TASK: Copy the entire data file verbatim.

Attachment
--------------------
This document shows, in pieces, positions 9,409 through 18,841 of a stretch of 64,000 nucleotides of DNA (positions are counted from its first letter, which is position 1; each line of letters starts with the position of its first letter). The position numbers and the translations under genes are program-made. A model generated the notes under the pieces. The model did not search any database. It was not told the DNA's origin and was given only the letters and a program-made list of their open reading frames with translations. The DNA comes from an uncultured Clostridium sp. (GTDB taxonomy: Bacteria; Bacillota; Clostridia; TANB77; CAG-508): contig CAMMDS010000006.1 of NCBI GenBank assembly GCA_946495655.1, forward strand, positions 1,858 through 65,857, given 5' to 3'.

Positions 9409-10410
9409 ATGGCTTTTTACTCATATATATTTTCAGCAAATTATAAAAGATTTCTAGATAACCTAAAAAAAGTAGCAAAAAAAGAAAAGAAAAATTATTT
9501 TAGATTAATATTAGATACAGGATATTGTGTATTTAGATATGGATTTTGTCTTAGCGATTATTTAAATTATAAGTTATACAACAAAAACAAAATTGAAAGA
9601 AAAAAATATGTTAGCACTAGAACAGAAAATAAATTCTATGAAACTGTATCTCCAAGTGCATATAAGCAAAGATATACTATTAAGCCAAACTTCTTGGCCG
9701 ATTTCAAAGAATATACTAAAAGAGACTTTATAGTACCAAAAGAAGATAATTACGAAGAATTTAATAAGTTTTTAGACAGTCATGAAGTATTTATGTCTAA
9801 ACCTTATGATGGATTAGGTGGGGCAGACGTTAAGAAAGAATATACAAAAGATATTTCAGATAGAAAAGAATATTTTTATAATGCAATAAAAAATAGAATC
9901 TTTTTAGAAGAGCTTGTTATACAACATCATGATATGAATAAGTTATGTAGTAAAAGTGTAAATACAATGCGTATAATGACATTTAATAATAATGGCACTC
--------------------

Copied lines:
This document shows, in pieces, positions 9,409 through 18,841 of a stretch of 64,000 nucleotides of DNA (positions are counted from its first letter, which is position 1; each line of letters starts with the position of its first letter). The position numbers and the translations under genes are program-made. A model generated the notes under the pieces. The model did not search any database. It was not told the DNA's origin and was given only the letters and a program-made list of their open reading frames with translations. The DNA comes from an uncultured Clostridium sp. (GTDB taxonomy: Bacteria; Bacillota; Clostridia; TANB77; CAG-508): contig CAMMDS010000006.1 of NCBI GenBank assembly GCA_946495655.1, forward strand, positions 1,858 through 65,857, given 5' to 3'.

Positions 9409-10410
9409 ATGGCTTTTTACTCATATATATTTTCAGCAAATTATAAAAGATTTCTAGATAACCTAAAAAAAGTAGCAAAAAAAGAAAAGAAAAATTATTT
9501 TAGATTAATATTAGATACAGGATATTGTGTATTTAGATATGGATTTTGTCTTAGCGATTATTTAAATTATAAGTTATACAACAAAAACAAAATTGAAAGA
9601 AAAAAATATGTTAGCACTAGAACAGAAAATAAATTCTATGAAACTGTATCTCCAAGTGCATATAAGCAAAGATATACTATTAAGCCAAACTTCTTGGCCG
9701 ATTTCAAAGAATATACTAAAAGAGACTTTATAGTACCAAAAGAAGATAATTACGAAGAATTTAATAAGTTTTTAGACAGTCATGAAGTATTTATGTCTAA
9801 ACCTTATGATGGATTAGGTGGGGCAGACGTTAAGAAAGAATATACAAAAGATATTTCAGATAGAAAAGAATATTTTTATAATGCAATAAAAAATAGAATC
9901 TTTTTAGAAGAGCTTGTTATACAACATCATGATATGAATAAGTTATGTAGTAAAAGTGTAAATACAATGCGTATAATGACATTTAATAATAATGGCACTC